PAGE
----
When combined with the Henri Lloyd technical apparel the new gear can be worn comfortably in any temperature - and thereís quite a range of temperature from winter training in Portsmouth to racing in Bermuda in June. "We have a long john wetsuit, plus three choices of tops," explained Hutton. "Thereís a rash vest, then a 1mm, 2mm and 3mm wetsuit top for when itís really cold. By layering those you can end up with a pretty thick wetsuit for sailing in the Solent in winter.
A massive part of all this work with Spinlock and Henri Lloyd is to make it as comfortable as possible so the guys donít mind wearing it - everyone is happier if they are comfy. There are a lot of details that you wonít notice unless you are wearing it every day." Hutton cited an example of the kind of detailing that you canít see but you can feel. "For instance, we have kept a flat lock stitch on the seams of the wetsuits, and if you sit on it or if itís pressed against your body for a few hours, then you are going to know about it. So we had Henri Lloyd glue down the seam, so itís smooth and you donít even notice itís there. Obviously though, Bermudaís really hot, so we will be in Henri Lloyd warm weather pants and the Spinlock T2 jacket and that will be it."
One of the most technically innovative aspects of this jacket can be revealed though, and thatís the spinal board. "Itís made of D3O® material, itís flexible and soft when not under load, but then if you smack it on the table it will be as hard as a piece of metal." The D3O® molecules in their raw state flow freely, but on shock loading they lock together to absorb and disperse energy, before returning to a flexible state. "It was developed for motorbikes, for spinal boards and knee pads and things like that."
Other details include the use of dry coated materials to ensure that the minimum amount of water is absorbed by the clothing to keep weight gain to a minimum. Specific pockets have been provided for the communication equipment, with recesses cut into the foam to minimise bulk and reduce drag. And finally, if the boat should capsize, the team can remove and discard the jacket within seconds if they need to - sometimes, itís the flotation that can trap you. Nothing has been left to chance. "Itís been a lot of work,Ē summed up Hutton, "but these new jackets are a big improvement on anything else out there. Itís definitely been worth it."
About Land Rover BAR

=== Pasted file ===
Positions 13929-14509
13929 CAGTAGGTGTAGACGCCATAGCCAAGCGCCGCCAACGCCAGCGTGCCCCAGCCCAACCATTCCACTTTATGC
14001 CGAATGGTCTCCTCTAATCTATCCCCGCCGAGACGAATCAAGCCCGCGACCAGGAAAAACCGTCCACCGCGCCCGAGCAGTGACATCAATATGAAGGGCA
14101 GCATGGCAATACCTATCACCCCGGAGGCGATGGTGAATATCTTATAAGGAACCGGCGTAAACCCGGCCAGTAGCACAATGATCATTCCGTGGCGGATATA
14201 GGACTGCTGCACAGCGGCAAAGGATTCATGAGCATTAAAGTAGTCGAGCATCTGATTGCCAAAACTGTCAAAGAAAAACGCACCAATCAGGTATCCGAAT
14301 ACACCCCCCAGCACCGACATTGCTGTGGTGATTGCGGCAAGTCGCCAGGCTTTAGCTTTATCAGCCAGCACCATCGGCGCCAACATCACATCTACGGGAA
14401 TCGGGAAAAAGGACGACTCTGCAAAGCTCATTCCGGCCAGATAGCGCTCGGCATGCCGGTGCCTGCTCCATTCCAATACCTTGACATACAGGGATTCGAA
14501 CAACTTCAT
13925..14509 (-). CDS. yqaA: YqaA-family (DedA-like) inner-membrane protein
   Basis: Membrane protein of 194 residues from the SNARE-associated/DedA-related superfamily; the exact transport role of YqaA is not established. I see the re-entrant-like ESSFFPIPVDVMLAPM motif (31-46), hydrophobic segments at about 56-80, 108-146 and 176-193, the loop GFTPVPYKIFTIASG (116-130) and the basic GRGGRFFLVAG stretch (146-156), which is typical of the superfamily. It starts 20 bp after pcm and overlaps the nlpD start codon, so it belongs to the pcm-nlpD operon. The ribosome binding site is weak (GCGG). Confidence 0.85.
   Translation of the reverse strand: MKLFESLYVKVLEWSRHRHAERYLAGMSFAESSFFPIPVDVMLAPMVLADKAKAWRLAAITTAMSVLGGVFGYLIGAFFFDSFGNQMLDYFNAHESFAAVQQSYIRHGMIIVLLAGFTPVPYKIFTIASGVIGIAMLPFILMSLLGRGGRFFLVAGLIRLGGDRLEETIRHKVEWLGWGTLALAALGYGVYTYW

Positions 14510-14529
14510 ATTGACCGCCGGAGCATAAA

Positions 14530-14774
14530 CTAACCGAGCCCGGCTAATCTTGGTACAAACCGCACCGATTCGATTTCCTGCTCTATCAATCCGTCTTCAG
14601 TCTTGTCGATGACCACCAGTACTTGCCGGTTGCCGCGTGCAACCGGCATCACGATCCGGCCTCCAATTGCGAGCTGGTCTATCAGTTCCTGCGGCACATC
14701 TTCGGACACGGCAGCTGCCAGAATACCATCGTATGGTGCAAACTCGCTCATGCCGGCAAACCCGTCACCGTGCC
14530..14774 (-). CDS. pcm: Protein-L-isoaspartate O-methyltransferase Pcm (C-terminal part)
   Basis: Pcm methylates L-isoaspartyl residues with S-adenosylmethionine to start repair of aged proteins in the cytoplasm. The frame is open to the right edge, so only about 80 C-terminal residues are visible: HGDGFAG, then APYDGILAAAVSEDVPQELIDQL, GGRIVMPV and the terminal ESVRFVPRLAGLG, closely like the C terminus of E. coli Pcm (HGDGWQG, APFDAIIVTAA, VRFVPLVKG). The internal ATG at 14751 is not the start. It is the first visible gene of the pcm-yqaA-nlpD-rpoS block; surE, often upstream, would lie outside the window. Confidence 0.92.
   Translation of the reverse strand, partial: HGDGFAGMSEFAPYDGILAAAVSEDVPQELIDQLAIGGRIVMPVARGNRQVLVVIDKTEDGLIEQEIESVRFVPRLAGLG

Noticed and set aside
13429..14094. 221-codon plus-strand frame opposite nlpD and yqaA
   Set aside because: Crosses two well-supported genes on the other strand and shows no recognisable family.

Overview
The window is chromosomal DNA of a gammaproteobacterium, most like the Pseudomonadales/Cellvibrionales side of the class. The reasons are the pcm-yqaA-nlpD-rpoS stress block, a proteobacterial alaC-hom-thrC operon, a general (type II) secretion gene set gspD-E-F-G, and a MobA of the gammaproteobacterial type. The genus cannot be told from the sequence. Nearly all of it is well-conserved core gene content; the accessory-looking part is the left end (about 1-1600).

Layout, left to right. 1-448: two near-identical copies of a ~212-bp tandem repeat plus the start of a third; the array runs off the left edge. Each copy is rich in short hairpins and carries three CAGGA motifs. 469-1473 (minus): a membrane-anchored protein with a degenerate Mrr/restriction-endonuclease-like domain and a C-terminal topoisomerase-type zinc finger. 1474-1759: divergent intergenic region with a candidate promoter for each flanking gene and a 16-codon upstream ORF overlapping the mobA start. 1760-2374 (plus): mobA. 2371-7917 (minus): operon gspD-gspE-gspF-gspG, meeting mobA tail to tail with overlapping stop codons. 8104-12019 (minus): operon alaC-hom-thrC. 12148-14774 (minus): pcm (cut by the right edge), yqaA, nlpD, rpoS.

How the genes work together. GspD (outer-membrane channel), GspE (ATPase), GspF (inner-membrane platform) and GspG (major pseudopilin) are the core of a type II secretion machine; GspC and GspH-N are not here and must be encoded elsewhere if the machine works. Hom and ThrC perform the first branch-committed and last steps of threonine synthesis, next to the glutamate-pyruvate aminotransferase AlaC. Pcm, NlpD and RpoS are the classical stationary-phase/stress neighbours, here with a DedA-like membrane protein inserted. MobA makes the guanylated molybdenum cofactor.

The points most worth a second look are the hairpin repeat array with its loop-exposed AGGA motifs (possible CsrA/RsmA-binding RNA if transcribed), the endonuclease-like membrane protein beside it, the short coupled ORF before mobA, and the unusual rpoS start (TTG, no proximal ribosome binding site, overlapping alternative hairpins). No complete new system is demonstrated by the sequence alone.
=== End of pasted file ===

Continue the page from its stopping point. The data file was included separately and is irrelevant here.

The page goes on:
Ben Ainslie Racing (BAR) was launched on June 10th 2014 in the presence of Her Royal Highness The Duchess of Cambridge. The team was conceived by four times Olympic gold medalist and 34th America's Cup winner, Sir Ben Ainslie, with the long-term aim of challenging for Britain and bringing the America's Cup back home to where it all began in 1851. Ben has developed and will lead a British entry capable of winning the prestigious trophy, something Britain has so far never managed to achieve.
Land Rover BAR is a commercial sporting team, with a number of individual private investors alongside corporate partners. The team is made up of some of the best British and international sailors, designers, builders and racing support.
Sports teams represent key role models in society. This privileged position is not taken for granted at Land Rover BAR. The team believe our influence should extend far beyond the race course, and have put sustainability at the heart of operations since launching the team with Exclusive Sustainability Partner 11th Hour Racing in 2014.
The team have built a new headquarters in the centre of Portsmouth, the 74,000 sq ft. building houses all the team's activities, and will welcome the public into its Tech Deck education centre.
The 1851 Trust is the team's official charity, and HRH The Duchess of Cambridge is its Royal Patron.
Portsmouth will host a second Louis Vuitton America's Cup World Series event on 21st - 24th July 2016. Almost a quarter of a million spectators enjoyed the action in Portsmouth in 2015, with 25,000 of them taking to the water - more are expected to come back in 2016 to watch the racing and cheer for the home team.